During the second half of today’s meeting, Joinob Begum, the president of the upazila Women’s Forum, talked about its formation. The women in the area were conscious of not having any voice and so made a case for support to the SLGDFP (The Sirajganj Local Government Development Fund Project). (I had read about this project in the literature on local government.) The women managed to secure 50,000 taka (c. €470) through a UNDP fund. They formed the forum, charged a 25 taka entrance fee and arranged ten days of training for twenty-six people, in addition to purchasing raw materials. The World Bank was impressed with their progress and awarded them 68,000 taka (c. €635) with which they bought 8 cows. When the Local Government Association was subsequently formed, half of all funding was distributed to the Women’s Forum. This has enabled the forum to raise the voices of women, hold ‘processions’ and other empowerment events. They also foster different kinds of income-generating strategies for women. For example, they make boxes for mishti (sweets) – Joinob had samples – they were pretty, a set of differently sized cardboard-boxes with pink covers and of of various design. We saw samples too of quilts that had been made. Advocacy on issues that affect the lives of women is another of their activities e.g. they work against early childhood marriage, acid throwing, the dowry system and other issues. (See post 44.) At the request of the UNDP, they are now providing training in their wider community, as well as undertaking training in other districts. They see a lack of training as the biggest barrier to success. It was really interesting to hear about the breadth of their activity. (A disturbing observation from today’s proceedings is that all the union parishad Chairmen left the room when Joinob stood up to speak, and there were some glib comments passed by some of the remaining male participants during her talk too. I think it will take a long time, if ever, for genuine equality to prevail.)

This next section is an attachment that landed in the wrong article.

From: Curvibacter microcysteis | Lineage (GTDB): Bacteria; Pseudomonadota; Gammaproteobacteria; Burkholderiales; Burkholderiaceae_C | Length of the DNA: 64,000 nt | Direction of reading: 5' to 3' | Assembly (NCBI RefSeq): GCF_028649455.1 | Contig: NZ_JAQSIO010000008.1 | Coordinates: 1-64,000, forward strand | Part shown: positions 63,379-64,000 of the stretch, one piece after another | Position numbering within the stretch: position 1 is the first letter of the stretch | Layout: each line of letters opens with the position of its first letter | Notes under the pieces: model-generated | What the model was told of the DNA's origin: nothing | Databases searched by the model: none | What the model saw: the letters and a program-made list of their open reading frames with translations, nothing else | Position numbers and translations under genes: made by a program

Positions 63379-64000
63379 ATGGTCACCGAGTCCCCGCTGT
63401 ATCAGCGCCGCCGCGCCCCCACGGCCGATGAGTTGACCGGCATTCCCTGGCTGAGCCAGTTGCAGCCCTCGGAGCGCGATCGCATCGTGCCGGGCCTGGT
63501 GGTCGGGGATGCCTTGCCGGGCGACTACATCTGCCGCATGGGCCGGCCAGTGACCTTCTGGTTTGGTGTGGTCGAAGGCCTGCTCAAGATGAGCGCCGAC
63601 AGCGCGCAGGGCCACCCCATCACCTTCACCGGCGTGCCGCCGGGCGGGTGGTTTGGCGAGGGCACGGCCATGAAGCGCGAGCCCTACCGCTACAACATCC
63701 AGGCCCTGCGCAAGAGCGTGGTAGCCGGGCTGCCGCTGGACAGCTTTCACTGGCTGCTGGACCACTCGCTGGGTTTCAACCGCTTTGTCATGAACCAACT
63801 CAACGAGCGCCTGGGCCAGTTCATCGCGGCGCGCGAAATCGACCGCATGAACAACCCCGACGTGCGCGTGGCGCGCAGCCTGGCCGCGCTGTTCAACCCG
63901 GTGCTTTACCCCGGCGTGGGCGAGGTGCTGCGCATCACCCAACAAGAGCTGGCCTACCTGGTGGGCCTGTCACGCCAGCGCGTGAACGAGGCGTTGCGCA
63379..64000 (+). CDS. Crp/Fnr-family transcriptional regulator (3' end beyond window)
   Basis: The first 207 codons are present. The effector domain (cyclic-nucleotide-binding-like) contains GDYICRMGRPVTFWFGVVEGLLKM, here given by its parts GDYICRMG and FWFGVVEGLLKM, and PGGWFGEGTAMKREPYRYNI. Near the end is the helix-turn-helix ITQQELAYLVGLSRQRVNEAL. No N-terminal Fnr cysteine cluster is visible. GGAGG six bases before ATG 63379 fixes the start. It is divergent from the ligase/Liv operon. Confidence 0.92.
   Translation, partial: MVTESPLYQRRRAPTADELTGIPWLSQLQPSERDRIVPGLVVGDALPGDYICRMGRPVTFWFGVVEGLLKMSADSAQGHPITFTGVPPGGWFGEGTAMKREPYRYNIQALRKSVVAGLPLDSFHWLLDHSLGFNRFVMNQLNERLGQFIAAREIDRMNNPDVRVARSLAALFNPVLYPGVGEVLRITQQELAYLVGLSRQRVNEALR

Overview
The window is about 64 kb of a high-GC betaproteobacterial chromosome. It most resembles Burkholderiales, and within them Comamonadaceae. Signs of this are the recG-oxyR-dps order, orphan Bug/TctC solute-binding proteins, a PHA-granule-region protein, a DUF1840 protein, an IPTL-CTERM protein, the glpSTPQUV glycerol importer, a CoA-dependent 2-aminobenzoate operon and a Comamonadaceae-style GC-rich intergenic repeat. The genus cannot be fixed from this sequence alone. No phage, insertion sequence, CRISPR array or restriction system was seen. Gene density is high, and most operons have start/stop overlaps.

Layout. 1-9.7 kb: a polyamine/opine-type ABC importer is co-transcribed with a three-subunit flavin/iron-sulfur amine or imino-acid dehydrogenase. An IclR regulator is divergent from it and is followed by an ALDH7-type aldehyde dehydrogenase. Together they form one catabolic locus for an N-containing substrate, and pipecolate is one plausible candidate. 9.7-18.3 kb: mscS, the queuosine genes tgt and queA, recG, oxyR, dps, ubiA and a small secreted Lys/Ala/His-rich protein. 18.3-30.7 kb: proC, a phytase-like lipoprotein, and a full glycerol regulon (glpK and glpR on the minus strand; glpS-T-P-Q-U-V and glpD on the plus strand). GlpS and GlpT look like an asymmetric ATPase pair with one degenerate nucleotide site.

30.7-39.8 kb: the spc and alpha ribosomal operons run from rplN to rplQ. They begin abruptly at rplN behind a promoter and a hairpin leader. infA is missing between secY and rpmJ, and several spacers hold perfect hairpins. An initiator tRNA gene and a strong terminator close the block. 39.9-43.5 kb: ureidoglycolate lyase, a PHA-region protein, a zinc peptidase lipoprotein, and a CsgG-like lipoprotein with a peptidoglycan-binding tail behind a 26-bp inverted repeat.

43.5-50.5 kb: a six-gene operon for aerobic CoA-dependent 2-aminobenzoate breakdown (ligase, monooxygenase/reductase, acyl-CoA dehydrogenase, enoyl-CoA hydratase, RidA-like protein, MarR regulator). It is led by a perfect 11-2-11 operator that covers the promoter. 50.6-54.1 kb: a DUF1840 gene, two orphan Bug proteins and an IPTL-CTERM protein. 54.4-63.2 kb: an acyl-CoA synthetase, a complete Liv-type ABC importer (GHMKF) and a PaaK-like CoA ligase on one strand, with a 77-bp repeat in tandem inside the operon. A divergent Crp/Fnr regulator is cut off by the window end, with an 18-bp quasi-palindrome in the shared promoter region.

Time to say goodbye
After lunch – pilau rice with deliciously thick dhal – we had a small closing ceremony in GKS, during which we were each presented with a brightly wrapped departing gift, which turned out to be a GKS mug. We made one final stop at an office in the village (I’m not sure if this was a GKS or a UP office.) Here, Saima showed us a wall-chart outlining the emergency disaster response plan for the locality. As Saima spoke, I could feel how real and immediate the constant threat of disaster is, and found myself imagining what it might be like to live with that daily reality. However, I could see too how local communities respond, by working together to develop contingency plans. Saima also showed us ‘wealth registers’ which are in the process of being compiled for the area, and he explained the rationale and methodology for their completion (see also post 46). By identifying the poorest of the poor, the most vulnerable populations can be targeted – easily and quickly – in the event of an emergency.